Monday, May 07, 2007

Even more about D. and The School

Because I feel like we haven't really talked about this sitch. Ha, ha.

It's like this. Think of a typical 3-year-old child. In particular, think of the SIZE of a typical 3-year-old child. If that child arrives at school sobbing, the teacher picks him up and carries him around for 20 minutes or so until the child calms down.

With D., the teacher might make a valiant effort, but unless she is over 6 feet tall and able to hold onto 60 pounds of flailing, kicking, sobbing child, she's kind of out of luck. I can't pick up D. with one arm and accomplish anything while I'm holding him. It takes two hands and all my effort.

And regardless of his age, it is scary to see a kid D's size have a tantrum. It's scary for the other kids, and it's scary for the caregivers who need to make sure he doesn't hurt himself, them, or the other students.

You should know, I have bruises EVERYWHERE thanks to D. It's not that he's violent -- when I carry him, he sometimes just tries to reposition himself and inadvertently kicks me. Hard. Or he'll come take my arm and pull me somewhere and knock me down in the process. He's REALLY strong.

So, while I am not happy about The School's decision, I understand it.

Now then, there are some groups The School runs that D. can join even if he is not enrolled. One in particular should be very helpful, so we are looking into that. And I will, of course, keep you posted.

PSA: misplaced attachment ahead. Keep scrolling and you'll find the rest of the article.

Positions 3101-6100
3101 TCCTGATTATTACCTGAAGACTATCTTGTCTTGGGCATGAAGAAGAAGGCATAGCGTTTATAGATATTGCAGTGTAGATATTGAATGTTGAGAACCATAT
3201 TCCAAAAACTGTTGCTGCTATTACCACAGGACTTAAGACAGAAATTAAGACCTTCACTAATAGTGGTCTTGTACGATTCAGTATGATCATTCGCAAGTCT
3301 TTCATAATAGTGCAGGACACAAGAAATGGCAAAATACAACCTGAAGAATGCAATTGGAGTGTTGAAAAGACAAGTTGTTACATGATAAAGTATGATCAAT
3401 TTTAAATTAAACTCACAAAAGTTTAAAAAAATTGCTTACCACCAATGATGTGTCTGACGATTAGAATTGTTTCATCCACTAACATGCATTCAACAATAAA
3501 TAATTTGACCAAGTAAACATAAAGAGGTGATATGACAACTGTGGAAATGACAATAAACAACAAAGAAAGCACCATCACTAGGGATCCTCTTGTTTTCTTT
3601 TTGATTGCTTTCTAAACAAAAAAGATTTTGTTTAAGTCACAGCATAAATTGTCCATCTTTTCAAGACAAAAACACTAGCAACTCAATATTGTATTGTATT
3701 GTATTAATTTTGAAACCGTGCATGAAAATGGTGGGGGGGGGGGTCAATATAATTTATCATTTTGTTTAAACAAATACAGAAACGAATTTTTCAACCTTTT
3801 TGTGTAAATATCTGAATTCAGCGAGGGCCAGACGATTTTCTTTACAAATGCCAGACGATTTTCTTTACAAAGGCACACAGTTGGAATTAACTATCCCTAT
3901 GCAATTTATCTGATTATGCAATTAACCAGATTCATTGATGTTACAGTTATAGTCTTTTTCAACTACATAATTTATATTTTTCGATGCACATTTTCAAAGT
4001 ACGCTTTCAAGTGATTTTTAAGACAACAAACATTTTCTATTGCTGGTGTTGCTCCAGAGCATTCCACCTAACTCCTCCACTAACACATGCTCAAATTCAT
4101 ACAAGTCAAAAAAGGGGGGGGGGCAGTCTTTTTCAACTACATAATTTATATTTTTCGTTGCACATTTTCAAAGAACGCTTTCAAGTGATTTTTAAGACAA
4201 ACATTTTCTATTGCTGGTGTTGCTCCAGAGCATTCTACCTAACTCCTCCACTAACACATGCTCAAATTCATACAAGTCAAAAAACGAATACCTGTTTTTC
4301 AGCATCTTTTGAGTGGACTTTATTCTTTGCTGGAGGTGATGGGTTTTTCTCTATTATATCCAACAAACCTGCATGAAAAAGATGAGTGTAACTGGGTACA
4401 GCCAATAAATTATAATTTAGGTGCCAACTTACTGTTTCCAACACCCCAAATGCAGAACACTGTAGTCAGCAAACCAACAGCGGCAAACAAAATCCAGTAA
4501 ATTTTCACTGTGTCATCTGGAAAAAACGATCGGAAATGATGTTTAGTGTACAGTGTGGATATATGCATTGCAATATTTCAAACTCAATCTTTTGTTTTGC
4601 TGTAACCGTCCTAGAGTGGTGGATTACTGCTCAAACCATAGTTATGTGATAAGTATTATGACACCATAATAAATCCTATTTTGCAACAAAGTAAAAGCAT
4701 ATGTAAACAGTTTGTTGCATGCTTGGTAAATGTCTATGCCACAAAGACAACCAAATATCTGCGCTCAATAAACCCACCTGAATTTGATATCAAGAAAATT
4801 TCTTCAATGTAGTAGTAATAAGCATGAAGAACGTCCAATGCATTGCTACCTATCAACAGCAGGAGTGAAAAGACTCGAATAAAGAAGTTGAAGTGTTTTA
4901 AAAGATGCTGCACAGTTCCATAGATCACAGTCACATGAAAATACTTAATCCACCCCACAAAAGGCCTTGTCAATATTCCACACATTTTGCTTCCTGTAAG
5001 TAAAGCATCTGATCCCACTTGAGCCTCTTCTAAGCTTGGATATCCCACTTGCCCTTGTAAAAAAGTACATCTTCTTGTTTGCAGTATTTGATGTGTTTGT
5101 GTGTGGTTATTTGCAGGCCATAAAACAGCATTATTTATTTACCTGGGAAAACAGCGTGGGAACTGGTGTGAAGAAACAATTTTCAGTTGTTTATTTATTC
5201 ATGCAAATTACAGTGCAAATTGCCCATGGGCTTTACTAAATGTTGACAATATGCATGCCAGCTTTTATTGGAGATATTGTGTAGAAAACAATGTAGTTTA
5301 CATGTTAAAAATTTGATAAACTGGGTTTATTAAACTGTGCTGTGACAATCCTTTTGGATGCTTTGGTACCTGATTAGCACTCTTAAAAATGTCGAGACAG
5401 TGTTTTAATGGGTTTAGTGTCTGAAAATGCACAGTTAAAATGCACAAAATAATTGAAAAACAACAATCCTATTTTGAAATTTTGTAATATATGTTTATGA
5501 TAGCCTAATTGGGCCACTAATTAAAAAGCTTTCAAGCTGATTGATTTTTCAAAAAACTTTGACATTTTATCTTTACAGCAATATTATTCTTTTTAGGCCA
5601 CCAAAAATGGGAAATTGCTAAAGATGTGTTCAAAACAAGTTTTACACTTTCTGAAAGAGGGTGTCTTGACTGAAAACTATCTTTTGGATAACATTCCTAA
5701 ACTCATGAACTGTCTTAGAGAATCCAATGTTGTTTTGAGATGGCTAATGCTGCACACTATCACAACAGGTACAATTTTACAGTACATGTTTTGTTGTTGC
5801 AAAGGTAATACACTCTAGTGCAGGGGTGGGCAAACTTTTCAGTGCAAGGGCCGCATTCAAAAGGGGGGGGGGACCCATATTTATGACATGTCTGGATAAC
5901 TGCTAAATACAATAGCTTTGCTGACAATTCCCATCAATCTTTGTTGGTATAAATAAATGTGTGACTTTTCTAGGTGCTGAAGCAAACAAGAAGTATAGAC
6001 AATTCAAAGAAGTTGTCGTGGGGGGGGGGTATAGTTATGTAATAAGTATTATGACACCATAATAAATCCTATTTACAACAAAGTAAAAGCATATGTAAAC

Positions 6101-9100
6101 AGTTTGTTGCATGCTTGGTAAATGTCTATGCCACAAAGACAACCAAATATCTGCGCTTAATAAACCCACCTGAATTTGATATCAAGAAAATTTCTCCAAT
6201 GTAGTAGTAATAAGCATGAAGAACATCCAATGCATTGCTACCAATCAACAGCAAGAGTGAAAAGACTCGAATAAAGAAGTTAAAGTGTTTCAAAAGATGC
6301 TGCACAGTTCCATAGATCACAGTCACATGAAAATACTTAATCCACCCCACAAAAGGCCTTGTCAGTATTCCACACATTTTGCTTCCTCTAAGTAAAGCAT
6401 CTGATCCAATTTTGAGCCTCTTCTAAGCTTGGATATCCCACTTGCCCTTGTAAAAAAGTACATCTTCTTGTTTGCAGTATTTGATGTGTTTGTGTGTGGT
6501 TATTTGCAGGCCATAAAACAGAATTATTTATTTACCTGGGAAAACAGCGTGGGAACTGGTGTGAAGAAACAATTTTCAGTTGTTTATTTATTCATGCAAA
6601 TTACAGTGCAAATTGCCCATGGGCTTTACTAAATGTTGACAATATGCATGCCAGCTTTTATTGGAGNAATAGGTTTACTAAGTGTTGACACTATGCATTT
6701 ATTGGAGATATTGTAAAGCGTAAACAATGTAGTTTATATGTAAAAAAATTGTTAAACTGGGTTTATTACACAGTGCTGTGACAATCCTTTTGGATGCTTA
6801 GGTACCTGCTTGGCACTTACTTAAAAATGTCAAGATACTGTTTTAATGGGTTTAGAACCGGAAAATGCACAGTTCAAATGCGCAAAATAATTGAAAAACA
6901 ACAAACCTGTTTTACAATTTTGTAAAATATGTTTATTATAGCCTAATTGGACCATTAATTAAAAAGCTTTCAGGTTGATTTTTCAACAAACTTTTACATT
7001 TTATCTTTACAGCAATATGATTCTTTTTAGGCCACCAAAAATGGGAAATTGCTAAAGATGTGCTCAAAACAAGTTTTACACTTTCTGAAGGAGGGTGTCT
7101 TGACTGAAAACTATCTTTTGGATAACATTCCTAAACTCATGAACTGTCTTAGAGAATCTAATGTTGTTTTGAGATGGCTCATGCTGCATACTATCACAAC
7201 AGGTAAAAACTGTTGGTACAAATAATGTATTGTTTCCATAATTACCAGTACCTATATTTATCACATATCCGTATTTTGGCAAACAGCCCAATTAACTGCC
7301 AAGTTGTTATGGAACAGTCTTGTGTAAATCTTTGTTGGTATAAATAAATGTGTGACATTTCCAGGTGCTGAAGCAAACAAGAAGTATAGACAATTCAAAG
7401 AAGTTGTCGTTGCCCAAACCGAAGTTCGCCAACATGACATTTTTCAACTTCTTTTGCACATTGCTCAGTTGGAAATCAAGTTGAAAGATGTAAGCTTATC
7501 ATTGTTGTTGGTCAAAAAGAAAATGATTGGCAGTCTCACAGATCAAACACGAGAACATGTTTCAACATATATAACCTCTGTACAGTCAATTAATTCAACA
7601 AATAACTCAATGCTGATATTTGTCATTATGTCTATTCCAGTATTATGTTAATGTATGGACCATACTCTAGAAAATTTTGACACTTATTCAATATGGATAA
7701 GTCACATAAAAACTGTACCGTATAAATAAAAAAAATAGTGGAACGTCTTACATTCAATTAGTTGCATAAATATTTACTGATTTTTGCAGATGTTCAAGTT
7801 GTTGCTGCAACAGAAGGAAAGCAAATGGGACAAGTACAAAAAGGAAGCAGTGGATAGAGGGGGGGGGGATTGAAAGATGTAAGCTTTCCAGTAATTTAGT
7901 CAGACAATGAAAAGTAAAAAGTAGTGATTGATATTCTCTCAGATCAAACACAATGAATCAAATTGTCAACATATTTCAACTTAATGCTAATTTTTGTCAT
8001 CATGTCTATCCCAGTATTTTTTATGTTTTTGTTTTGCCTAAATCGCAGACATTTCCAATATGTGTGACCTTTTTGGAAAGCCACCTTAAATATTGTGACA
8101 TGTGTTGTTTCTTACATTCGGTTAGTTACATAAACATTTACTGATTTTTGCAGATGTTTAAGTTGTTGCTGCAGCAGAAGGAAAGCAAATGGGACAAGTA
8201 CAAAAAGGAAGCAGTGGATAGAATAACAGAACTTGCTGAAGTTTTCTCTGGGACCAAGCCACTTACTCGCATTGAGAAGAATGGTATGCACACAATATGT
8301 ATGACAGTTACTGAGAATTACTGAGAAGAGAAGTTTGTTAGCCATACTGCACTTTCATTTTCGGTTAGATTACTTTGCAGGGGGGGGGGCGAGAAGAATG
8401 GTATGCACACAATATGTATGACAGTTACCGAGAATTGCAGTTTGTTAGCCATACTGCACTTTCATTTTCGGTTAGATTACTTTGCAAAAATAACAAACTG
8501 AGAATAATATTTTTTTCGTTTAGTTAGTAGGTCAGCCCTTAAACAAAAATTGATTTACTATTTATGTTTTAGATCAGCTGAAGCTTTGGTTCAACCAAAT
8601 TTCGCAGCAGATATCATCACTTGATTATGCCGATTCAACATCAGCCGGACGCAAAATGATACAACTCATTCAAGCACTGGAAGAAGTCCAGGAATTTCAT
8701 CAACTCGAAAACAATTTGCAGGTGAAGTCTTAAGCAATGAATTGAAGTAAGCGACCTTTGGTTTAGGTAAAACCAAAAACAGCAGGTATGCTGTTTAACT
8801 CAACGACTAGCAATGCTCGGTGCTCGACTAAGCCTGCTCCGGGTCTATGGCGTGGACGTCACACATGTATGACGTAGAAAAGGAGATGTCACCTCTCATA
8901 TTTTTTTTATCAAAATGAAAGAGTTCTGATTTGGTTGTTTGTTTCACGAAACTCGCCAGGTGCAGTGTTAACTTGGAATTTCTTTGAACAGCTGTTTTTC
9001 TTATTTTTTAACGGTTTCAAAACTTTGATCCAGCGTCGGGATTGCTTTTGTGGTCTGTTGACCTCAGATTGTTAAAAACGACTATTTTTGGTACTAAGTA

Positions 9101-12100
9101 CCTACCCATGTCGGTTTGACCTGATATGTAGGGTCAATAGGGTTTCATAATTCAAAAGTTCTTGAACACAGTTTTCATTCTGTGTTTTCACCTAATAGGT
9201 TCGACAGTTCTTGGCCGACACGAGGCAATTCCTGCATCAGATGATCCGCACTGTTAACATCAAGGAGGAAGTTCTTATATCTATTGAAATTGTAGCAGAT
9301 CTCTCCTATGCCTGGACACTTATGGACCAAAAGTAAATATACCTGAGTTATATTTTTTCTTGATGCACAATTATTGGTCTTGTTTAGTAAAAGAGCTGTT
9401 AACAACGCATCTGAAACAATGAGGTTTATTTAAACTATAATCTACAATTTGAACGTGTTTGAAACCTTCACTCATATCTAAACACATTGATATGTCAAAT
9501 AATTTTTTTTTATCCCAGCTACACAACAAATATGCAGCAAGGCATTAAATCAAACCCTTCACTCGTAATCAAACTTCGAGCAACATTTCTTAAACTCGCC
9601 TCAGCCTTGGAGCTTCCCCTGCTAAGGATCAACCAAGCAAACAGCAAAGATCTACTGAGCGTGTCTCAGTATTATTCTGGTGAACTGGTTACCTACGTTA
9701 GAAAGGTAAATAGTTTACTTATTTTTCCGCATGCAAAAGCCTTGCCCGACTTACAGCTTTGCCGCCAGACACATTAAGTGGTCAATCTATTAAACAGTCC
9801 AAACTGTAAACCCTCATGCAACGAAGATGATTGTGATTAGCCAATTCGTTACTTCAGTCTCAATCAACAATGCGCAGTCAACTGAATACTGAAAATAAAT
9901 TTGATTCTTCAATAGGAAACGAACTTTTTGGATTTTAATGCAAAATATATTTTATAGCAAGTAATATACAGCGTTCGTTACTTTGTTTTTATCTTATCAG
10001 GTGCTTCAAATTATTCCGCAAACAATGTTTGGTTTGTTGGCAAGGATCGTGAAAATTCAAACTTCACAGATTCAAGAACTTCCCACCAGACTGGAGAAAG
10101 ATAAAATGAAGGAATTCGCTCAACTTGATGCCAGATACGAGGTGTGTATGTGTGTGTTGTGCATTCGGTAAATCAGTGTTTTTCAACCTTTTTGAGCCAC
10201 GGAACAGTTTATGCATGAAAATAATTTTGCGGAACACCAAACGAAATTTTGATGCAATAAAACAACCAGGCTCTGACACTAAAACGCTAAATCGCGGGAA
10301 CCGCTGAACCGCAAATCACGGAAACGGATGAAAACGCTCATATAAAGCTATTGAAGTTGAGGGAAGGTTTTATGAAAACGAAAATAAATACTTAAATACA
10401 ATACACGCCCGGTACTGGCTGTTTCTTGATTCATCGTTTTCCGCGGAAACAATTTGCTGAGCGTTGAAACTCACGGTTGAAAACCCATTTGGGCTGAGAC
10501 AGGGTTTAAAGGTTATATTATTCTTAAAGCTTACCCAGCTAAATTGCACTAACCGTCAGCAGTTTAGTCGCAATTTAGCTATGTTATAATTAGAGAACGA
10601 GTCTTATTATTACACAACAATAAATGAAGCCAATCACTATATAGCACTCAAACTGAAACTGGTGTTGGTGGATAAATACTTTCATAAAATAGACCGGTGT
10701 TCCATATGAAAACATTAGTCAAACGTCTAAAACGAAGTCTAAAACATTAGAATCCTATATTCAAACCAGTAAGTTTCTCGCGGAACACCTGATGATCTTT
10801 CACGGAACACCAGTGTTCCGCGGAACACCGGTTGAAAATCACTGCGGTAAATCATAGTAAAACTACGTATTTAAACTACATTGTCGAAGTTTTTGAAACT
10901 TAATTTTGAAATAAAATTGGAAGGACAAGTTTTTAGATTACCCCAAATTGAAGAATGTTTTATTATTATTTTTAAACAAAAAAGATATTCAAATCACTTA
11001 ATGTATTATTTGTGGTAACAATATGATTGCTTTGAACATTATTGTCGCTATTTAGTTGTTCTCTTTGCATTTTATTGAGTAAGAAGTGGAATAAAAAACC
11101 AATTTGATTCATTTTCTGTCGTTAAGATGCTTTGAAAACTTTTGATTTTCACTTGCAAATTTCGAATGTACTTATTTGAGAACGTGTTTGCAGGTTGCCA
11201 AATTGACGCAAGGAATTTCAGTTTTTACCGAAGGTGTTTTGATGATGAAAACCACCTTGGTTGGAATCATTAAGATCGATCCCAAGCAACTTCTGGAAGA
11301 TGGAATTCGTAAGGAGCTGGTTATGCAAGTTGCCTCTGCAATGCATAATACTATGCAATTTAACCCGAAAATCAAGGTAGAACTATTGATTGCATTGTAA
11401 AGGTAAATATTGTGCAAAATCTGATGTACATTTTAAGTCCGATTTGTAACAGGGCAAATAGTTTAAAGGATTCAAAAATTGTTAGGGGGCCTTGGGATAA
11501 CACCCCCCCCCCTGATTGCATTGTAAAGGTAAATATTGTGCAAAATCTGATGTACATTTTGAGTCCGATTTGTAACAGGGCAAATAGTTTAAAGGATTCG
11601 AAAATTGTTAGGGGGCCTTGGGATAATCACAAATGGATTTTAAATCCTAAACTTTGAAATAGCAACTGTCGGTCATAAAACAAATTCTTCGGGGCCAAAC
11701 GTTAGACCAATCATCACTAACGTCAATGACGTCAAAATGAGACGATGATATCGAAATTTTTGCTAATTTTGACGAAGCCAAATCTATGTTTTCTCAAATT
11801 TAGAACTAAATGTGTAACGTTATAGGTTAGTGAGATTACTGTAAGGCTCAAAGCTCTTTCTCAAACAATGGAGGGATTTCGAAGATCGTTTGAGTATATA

In the meantime, thank you all for your comments and emails. I can't imagine getting through this without you.


Denise said...
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Denise said...

So sorry for what you are going through. My daughter was finally diagnosed as Sotos (despite the NSD1 findings) and the size issue is tough. We have a phenomenal school through our ISD that is doing wonders with her. I hope you can find a perfect placement for D.

BTW, I had found your blog before you commented on mine. It has really helped me not feel so alone.

The Queen Mama said...

I'm sorry it didn't work out with the school for next year. But you're'll work something out.

And I understand about the size thing. Our guy who just turned 4 often gets mistaken for his 6-year-old brother's twin. Yikes!

Stephanie said...

You are doing such a wonderful thing by documenting your experiences. It will be such a help to parents whose children are diagnosed with Sotos Syndrome in the future. You're doing a great job!

Natalie said...

And isn't it so difficult that in our mind, they are STILL our babies and while they LOOK huge and feel huge - in our hearts they are our little toddlers that we want to hold and cuddle. It's that disconnect in my heart and mind that I struggle with often..... And sometimes I can't help but wonder - doesn't he too feel like he needs to be held more and cared for, yet I can't because of his size? But who knows - I probably hold him more than I should because I keep thinking I don't do it enough....but in time, my back and arms will soon stop that...
Hope all is well,
Fellow Sotos mom